Each year a cohort of fellows embark on a 10-month journey to serve communities on the ground as part of the AIF Clinton Fellowship Program. This year, given the restrictions arising from the COVID-19 pandemic, the cohort was composed of only Indian Fellows, with a total of 11 fellows going to 9 different states to work with organizations to help underserved communities. This week we hear from these Fellows as they talk to us about their journey on the ground and the insights they learned along the way. The Stories of Service series ran for four days from July 26 to July 29, with each day featuring a set of Fellows who came together to share their experiences. We are excited that a total of 254 guests from across the world joined us live for these sessions.
On Thursday, July 29, Fellows Trishla Bafna, Tanmoy Talukdar and Shivangi Singh came together to talk about their experiences. The session was moderated by Chandni Wadhwani, Program Manager of the AIF Clinton Fellowship Program. Trishla and Shivangi had served with the Central Tibetan Administration (CTA) based out of Dharamshala. Trishla had worked at the Women’s Empowerment Desk at the CTA and her presentation focused on sexual and gender-based violence within the Tibetan community in India. Shivangi had worked with the Department of Education within CTA, called Sherig, and focused her presentation on the projects she had worked on over her Fellowship journey. Tonmoy had worked with Project Potential to help strategize, coordinate and implement their health programs on Tuberculosis (TB) and COVID-19.
Trishla began her presentation by giving a brief overview of her host organization, CTA. CTA serves as the government in exile for the Tibetan community, and has three branches: legislature, judiciary and the executive, which is headed by the president and also has cabinet ministers who hold different powers. The organization, however, is also a non-governmental organization to help communities. She proceeded to talk about the Sexual and Gender Based Violence (SGBV) by the Work Empowerment Desk (WED), and how the WED had set up guidelines for prevention and redressal of SGBV in the community and had set up a hotline for the same. One of Trishla’s main projects was to conduct a research study to examine the status of SGBV in the Tibetan community in India. She talked about the challenges she faced while conducting this study, talking about how she had to gain a lot of bureaucratic approval and had to re-examine the belief that gender equality exists within the community. To overcome these challenges, she changed the narrative and used pilot surveys to formulate questions that were more insightful and gave a true picture of the current situation in the community. Her study found that SGBV is very much prevalent within the community and there needs to be further policies to help identify SGBV cases and provide redressal and support to victims.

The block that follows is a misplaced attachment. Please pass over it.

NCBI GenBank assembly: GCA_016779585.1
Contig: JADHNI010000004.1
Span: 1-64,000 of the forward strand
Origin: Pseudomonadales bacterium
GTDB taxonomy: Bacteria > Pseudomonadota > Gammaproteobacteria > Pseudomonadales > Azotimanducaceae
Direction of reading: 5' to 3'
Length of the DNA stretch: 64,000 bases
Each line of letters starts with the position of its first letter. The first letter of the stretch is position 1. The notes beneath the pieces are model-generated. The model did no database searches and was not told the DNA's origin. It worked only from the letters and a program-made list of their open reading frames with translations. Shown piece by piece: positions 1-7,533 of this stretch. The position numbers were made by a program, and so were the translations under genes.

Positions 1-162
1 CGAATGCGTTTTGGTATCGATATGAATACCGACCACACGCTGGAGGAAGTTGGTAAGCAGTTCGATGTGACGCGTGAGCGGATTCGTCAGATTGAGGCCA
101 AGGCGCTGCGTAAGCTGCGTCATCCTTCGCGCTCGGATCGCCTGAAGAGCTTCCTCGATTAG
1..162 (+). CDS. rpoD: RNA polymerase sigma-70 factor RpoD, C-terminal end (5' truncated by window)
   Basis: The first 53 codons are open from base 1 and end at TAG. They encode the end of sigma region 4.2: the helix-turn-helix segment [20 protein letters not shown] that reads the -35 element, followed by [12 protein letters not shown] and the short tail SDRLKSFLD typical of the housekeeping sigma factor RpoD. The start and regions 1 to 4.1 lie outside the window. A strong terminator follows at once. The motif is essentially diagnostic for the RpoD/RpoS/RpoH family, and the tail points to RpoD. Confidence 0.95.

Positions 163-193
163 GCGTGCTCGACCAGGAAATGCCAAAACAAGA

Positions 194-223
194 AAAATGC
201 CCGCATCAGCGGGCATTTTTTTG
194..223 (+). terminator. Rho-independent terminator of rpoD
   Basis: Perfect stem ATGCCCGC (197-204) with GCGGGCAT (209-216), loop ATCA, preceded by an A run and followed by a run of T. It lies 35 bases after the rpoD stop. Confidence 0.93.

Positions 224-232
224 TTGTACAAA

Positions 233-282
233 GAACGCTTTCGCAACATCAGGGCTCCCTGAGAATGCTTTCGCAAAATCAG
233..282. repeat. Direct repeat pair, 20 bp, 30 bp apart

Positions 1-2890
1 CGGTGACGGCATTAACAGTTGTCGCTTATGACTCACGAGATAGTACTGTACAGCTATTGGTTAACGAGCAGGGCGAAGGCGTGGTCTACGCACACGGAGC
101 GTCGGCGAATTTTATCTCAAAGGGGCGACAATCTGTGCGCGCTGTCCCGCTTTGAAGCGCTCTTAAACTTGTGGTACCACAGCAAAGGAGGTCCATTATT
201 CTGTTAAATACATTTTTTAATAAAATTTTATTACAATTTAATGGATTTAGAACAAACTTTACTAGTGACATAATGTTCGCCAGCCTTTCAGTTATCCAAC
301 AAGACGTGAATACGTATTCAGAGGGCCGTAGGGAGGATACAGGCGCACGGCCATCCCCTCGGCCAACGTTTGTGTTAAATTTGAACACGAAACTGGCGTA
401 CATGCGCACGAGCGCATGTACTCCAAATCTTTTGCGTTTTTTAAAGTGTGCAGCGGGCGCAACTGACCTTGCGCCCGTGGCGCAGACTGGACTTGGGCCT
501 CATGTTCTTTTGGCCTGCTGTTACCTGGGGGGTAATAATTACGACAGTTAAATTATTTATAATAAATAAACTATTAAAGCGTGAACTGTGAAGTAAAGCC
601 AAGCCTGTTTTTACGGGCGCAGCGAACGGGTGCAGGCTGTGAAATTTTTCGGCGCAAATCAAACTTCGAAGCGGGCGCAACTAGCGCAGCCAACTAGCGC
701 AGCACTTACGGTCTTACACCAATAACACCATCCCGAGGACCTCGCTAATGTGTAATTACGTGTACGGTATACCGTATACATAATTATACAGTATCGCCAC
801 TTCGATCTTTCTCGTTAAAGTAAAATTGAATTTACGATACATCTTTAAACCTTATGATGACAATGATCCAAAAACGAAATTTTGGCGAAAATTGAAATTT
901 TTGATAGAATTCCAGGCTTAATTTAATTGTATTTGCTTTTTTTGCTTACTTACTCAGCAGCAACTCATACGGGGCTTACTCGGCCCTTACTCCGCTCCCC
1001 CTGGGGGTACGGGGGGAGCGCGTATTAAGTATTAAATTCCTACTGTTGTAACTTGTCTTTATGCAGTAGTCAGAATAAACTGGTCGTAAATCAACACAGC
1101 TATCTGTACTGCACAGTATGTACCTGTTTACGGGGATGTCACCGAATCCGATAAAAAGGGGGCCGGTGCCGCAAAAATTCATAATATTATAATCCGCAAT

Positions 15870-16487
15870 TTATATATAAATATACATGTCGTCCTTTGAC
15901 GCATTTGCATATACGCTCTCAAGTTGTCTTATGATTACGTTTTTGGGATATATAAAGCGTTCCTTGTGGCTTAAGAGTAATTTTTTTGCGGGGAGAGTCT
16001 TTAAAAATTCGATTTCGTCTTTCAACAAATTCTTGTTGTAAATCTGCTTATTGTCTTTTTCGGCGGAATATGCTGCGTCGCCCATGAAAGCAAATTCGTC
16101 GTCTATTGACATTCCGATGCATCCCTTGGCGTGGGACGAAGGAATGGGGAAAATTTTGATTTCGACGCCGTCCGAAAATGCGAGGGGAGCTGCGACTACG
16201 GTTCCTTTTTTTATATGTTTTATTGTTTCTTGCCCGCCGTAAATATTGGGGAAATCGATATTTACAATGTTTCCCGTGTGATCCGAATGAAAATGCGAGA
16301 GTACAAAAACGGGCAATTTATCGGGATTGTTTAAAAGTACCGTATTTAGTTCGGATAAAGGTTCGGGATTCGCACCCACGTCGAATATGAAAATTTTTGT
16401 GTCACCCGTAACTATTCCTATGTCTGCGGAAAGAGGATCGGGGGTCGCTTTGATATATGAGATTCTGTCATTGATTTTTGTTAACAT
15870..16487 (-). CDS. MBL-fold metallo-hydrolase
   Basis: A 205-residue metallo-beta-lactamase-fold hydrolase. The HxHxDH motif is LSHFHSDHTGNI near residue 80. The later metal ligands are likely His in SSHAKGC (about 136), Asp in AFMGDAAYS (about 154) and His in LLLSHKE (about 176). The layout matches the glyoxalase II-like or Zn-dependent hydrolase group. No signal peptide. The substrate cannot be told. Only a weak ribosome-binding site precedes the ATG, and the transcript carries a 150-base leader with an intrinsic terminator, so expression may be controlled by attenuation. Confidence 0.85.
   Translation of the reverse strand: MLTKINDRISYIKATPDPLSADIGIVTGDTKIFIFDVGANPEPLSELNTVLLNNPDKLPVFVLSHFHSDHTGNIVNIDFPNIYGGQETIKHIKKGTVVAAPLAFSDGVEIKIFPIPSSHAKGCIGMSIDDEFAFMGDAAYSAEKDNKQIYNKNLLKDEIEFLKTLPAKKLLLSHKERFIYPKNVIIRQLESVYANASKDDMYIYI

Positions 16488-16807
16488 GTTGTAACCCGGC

SGBV continues to be a challenge across the globe, and Trishla’s presentations showed how pervasive the issue is, and the need for taking measures to help support victims of SGBV. I found her point about changing narratives to be particularly insightful. Her presentation helped me understand how changing the questions we ask and the way we talk about topics, can really help empower the individuals that are suffering and allow them to participate and engage in creating support systems that can prevent such violence and provide adequate support to any victims. Moreover, her presentation highlighted the importance of communities building support systems to ensure victims can talk about the violence that they face and seek the help they require. Understanding the issue within the context of the Tibetan community, was also very interesting, as I didn’t know much about how the community or the Tibetan government worked and getting to know more about that was great.